(Changes dateline, byline, adds colour)
By Michael Martina
URUMQI, China May 22 Explosives hurled from two
vehicles which ploughed into an open market in China's troubled
Xinjiang region killed 31 people on Thursday, state media
reported, the deadliest act of violence in the region in years.
China called the attack in the regional capital of Urumqi a
"serious violent terrorist incident" and domestic security chief
Meng Jianzhu vowed to strengthen a crackdown on the "arrogance
of terrorists". Ninety-four people were wounded.
China has blamed a series of knife and bomb attacks in
recent months on separatist militants from Xinjiang, the
traditional home of the ethnic Muslim Uighurs.
The cross-country vehicles rammed into shoppers in an open
market, Xinhua news agency reported, citing witness reports.
Explosives were flung out of the windows, and one of the
At the rainsoaked scene of the attack late in the evening,
surrounded by police vans, elite police units guarded a
cordoned-off candlelight display for victims.
Police kept away onlookers trying to take photographs and
blocked foreign reporters from approaching the area.
One witness told Reuters he saw the aftermath of the blasts
on his way to work. "The air was full of the smell of gunpowder
and the sound of sobbing," he said. "There were simply too many
(casualties), old folks who were at the morning market."
A business owner told Xinhua he had heard a dozen loud
explosions at the market near Renmin Park in downtown Urumqi.
Xinjiang has been plagued by violence for years, but rights
activists and exile groups say the government's own heavy handed
policies in the region have sowed the seeds of unrest.
Photos posted on social media purportedly of the blast, but
not verified by Reuters, showed a column of smoke and chaos at
the market, with bloodied people lying on the tree-lined road
near small stands selling fruit, vegetables and eggs.
"There were two vehicles that drove like crazy towards the
morning market," another witness who declined to give his name
told Reuters by telephone. "The market was total chaos. Hawkers
and shoppers started running everywhere... it was definitely a
terrorist act. I'm so angry."
Other photos showed riot police on the scene and bodies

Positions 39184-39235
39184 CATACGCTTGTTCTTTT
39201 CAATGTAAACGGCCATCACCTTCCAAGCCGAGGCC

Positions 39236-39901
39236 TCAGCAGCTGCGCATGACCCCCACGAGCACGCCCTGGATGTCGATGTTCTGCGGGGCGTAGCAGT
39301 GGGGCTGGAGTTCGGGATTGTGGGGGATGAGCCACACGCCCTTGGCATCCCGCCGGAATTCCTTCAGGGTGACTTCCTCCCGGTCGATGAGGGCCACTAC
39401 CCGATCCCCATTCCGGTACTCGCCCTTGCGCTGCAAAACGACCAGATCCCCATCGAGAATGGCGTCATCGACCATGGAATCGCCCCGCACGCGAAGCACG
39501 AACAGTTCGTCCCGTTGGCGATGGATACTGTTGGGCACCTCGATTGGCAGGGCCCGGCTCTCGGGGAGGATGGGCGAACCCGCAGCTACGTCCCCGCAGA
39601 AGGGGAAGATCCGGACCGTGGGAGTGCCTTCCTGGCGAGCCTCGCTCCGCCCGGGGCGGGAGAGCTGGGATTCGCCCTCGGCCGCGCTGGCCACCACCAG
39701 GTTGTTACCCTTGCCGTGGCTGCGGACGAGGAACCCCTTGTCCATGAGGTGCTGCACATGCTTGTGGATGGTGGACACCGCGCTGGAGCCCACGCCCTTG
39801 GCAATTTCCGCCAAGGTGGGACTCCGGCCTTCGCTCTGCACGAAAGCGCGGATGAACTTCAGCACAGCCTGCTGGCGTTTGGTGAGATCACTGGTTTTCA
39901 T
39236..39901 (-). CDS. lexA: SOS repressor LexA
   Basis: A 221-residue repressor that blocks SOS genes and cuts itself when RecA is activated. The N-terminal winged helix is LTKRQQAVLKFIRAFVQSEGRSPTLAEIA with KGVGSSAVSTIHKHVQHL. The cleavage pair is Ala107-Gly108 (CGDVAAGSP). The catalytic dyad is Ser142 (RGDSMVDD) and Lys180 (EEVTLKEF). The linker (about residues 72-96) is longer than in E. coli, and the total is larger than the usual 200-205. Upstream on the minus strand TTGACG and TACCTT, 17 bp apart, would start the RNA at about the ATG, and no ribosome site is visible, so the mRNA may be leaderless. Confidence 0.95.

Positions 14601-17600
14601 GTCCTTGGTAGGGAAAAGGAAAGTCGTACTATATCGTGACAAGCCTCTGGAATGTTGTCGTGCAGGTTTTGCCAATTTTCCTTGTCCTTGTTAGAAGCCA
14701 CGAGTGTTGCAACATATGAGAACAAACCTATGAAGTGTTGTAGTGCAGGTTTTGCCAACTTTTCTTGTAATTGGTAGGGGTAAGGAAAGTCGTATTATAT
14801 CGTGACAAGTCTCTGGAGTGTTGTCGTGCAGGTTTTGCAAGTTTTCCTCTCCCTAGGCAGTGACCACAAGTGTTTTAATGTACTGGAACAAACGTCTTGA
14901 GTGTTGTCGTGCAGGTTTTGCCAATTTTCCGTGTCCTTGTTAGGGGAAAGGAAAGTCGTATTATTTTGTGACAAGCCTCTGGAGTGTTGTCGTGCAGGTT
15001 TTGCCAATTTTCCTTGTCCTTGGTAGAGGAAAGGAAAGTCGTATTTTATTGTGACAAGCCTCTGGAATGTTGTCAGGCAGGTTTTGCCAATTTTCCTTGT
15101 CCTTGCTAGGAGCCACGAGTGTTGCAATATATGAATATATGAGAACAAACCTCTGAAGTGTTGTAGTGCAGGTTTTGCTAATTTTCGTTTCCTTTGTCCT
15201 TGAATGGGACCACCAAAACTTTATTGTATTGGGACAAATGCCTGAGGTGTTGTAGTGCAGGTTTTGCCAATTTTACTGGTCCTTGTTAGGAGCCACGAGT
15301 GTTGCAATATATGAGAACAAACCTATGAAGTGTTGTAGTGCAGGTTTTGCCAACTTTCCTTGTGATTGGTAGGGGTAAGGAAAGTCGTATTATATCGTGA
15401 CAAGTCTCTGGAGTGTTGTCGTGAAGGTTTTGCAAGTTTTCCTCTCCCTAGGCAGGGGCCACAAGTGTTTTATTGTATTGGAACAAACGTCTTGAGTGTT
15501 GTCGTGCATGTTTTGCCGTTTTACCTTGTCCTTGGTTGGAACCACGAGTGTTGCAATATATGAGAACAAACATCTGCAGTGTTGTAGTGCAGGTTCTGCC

lying amid flames. Produce and debris were scattered across the
Dilxat Raxit, spokesman for the exiled World Uyghur
Congress, said in an e-mail to Reuters that while he was unsure
who carried out the attack, he believed Beijing's policies in
the region should be examined.
"The volatility of the situation and Beijing's repressive
policies in the area have a direct relationship to this," Raxit
said. "I urge Beijing not to use this incident as an excuse to
expand repressive policies, and instead to adjust policies to
ameliorate a deteriorating situation."
"TERRORISTS SWOLLEN WITH ARROGANCE"
The Xinjiang government could not be immediately reached for
comment, but China's Foreign Ministry spokesman Hong Lei said
the attack "should be condemned jointly by the Chinese people
and the international community".
"The Chinese government has the confidence and the ability
to combat the terrorists," Hong said at a daily news briefing.
"These terrorists are swollen with arrogance. Their schemes will
In a posting on its Chinese-language microblog account, the
U.S. Embassy said it offered condolences to victims of the
"violent attack", but stopped short of labelling it terrorism.
In contrast, Russian President Vladimir Putin expressed
condolences over what he called the "terrorist act" in Urumqi in
a telegram to Chinese President Xi Jinping on Thursday, the
Kremlin said, a day after a visit to Shanghai that produced a
landmark agreement on supplies of Russian natural gas to China.
President Xi said police would tighten security at possible
targets and vowed to "severely punish terrorists", Xinhua
The attack was the deadliest in a recent series targeting
crowded public places in China. In March, 29 people were stabbed
to death at a train station in the southwestern city of Kunming.
A bomb and knife attack earlier this month at an Urumqi
train station killed one bystander and wounded 79. A car burst
into flames at the edge of Beijing's Tiananmen Square in
October, killing five people.
China has said Islamist militants from Xinjiang carried out
the attacks. Separatist groups in Xinjiang are seeking to form
their own state called East Turkestan.
Xinjiang, resource-rich and strategically located on the
borders of central Asia, is home to the Uighur people, who speak
a Turkic language and are culturally distinct from China's
ethnic Han majority.
Violent riots shook the region in 2009, when hundreds of
locals took to the streets in Urumqi, burning and smashing
vehicles. Dozens were killed in the unrest.
Exiles and rights groups say China's repressive policies,
targeting Uighurs' religious freedom and economic opportunities,
were to blame for unrest.
In recent weeks, China has intensified a crackdown on
Uighurs in the region, jailing dozens for spreading extremist
propaganda and manufacturing arms, among other charges.
Christopher Johnson, a former China analyst at the CIA, said
China's leadership may eventually realise that a policy of
constantly tightening controls on Xinjiang may not be effective
in preventing attacks.
"I'm kind of doubtful that they are going to announce some
sort of more liberal policy," said Johnson, who now works at the
Center for Strategic and International Studies in Washington.
"But sooner or later I think they are going to have to come
to that reality because the evidence is just smacking them in
(Additional reporting by Joseph Campbell in Urumqi, Megha
Rajagopalan, Li Hui, Shao Xiaoyi, Bi Xiaowen, Sui-Lee Wee and
Paul Carsten in Beijing and Steve Gutterman in Moscow; Editing
by Nick Macfie, Simon Cameron-Moore and Ron Popeski)